I cancelled my car insurance yesterday. This is how it went:
I dial 1-800-INSURANCE-COMPANY and answer all the compulsory questions to get to customer service. “Thank you for calling INSURANCE COMPANY. How can I help you?”
“I need to cancel my car insurance.”
“Are you moving out of the country?”
Short pause. Oh, how I want to answer YES to you, INSURANCE COMPANY Lady. I want to say to you “Why yes of course! After months and months and months, nay, years of consistent, purposeful saving I am leaving for the open road. The possibilities are endless, INSURANCE COMPANY Lady. I quit my cubicle job. I bought a backpack and a one-way plane ticket. I’m making this happen. Why – I have no need for car insurance anymore!”
But alas, I can’t answer “yes” to that question. I am not moving out of the country. “No, my car was stolen – in May,” I hear myself say. The rest of the phone conversation is remarkable only because INSURANCE COMPANY cancels my policy without hassle.
With that, my car is really gone.
As you may remember, four months ago my car was stolen. That day, I sat with my friend on the stoop of my apartment, somewhat in shock. I said to her “You know what, maybe this day will be the first page of my memoir. It will say ‘My adventures around the world began the day my car was stolen.'” Thinking that my disillusionment with the city would finally force me to really focus on getting out, I began to seriously think about what a timeline would be for saving enough money to take a gap year and do what makes me happiest – travel.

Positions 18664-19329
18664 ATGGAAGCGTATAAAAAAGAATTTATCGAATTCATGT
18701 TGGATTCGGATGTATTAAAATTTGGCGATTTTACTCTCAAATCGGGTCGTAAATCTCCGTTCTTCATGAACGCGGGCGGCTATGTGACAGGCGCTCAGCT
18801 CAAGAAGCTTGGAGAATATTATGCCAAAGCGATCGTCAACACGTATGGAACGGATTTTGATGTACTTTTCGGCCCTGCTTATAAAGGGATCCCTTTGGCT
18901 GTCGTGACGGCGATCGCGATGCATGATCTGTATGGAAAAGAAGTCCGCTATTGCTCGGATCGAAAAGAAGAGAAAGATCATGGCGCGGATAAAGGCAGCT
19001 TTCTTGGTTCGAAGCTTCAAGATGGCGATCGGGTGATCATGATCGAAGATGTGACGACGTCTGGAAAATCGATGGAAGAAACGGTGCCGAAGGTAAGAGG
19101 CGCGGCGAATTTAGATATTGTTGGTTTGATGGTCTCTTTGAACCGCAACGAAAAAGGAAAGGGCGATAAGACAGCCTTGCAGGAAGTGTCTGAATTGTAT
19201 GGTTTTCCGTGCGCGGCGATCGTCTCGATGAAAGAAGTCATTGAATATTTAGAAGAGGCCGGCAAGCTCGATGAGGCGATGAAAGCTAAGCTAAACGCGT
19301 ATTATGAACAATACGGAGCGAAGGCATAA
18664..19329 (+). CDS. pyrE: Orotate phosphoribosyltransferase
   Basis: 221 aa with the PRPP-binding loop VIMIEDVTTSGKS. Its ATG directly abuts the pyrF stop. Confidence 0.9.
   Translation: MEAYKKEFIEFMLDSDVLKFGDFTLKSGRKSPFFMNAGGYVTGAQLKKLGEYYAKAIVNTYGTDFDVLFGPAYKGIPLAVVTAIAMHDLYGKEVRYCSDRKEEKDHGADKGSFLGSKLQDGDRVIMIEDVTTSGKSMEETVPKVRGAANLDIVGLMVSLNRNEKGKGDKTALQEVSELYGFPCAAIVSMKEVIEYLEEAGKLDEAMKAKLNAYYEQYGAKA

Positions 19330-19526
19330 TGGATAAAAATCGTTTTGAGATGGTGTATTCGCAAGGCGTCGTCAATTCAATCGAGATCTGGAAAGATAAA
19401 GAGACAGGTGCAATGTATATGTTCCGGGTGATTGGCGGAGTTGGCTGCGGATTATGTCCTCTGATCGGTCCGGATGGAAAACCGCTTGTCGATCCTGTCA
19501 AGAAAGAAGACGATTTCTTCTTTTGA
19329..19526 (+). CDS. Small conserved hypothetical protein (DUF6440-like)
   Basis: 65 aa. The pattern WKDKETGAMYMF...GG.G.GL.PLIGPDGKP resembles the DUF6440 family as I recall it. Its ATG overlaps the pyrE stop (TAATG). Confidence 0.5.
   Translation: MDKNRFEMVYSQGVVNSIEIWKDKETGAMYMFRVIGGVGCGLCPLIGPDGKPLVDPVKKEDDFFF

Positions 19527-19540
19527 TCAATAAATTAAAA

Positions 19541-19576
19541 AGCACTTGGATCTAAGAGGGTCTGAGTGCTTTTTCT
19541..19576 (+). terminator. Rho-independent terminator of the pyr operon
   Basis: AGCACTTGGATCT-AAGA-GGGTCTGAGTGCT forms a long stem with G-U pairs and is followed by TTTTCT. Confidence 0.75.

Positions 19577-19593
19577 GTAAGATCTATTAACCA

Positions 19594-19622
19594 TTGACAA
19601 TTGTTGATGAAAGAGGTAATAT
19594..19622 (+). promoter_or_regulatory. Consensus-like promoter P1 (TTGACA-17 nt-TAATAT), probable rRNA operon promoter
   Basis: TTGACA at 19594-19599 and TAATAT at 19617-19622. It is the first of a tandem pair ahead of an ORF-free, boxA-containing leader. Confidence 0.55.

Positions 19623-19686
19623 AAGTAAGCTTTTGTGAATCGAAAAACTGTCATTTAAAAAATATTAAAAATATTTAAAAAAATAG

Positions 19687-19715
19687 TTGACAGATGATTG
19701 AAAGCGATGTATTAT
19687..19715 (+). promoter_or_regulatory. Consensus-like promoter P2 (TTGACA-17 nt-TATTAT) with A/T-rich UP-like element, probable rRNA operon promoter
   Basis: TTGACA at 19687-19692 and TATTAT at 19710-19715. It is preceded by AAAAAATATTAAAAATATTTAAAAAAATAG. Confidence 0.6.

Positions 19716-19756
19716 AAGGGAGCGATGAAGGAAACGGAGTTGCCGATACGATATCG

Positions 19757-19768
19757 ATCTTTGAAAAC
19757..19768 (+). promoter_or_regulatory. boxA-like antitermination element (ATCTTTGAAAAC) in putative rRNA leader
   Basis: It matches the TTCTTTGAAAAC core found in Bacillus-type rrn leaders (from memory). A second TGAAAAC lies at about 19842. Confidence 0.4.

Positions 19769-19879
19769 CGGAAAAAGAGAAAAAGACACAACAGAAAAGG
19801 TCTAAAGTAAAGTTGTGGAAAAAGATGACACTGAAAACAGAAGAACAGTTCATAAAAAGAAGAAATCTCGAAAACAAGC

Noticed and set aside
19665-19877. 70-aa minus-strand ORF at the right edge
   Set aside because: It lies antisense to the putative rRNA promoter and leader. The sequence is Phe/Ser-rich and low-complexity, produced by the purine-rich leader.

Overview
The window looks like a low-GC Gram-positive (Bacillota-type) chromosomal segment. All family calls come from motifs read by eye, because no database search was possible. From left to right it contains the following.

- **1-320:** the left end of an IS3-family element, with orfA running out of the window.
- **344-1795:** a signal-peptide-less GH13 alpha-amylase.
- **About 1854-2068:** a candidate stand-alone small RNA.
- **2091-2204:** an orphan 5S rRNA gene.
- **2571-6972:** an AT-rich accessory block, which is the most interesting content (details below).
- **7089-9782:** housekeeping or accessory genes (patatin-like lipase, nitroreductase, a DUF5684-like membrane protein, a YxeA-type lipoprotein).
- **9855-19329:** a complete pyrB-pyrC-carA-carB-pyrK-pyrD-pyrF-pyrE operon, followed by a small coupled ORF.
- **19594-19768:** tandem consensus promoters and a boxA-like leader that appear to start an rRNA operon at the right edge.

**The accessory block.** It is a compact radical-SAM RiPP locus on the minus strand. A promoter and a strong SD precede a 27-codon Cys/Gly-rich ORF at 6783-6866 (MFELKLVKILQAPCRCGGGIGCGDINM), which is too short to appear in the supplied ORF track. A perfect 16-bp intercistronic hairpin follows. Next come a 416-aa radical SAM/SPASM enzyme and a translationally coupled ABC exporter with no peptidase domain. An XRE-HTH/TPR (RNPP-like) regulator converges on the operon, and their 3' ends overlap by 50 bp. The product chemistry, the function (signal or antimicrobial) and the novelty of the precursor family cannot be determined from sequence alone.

But what I’ve found is that no one can be passionate about saving. Saving is boring. It is not glamorous. Saving is saying “no” to people. Saving gives you a lot of time to cultivate the bitterness against your immobility and the crime responsible for it. I want to save $20,000. But I also want my car.
I want to be able to leave the city when I want to. I want to be able to visit my friends in the suburbs with ease. I want to be able to visit my family. I want to do all of the things that I cannot do because some asshole decided he could take my fully-paid-off car from outside my house. And I realize the reason I feel like I want a car so much is because it wasn’t my choice, or my fault, that I lost it. And yet, to buy one, now, would certainly be a setback in my savings goal. It would be a setback to my aspiration to travel. But until that day comes, I will feel stuck. And bored.
And so, I must confess, it is really hard for me to see the big picture here. I know that to travel gives me the greatest happiness. And I know that I cannot withstand interminable days in a cubicle at a job in which I have no hope to advance. I am literally going nowhere – mentally, physically.
So which do I choose? The car or the road? Am I strong enough to make “the road” happen, without “the car?”
Let’s hope so.
Please, if you’re reading this and you have any advice to offer regarding saving such a large sum of money and not succumbing to an antisocial zombie-like state of mind, do please share in the comments.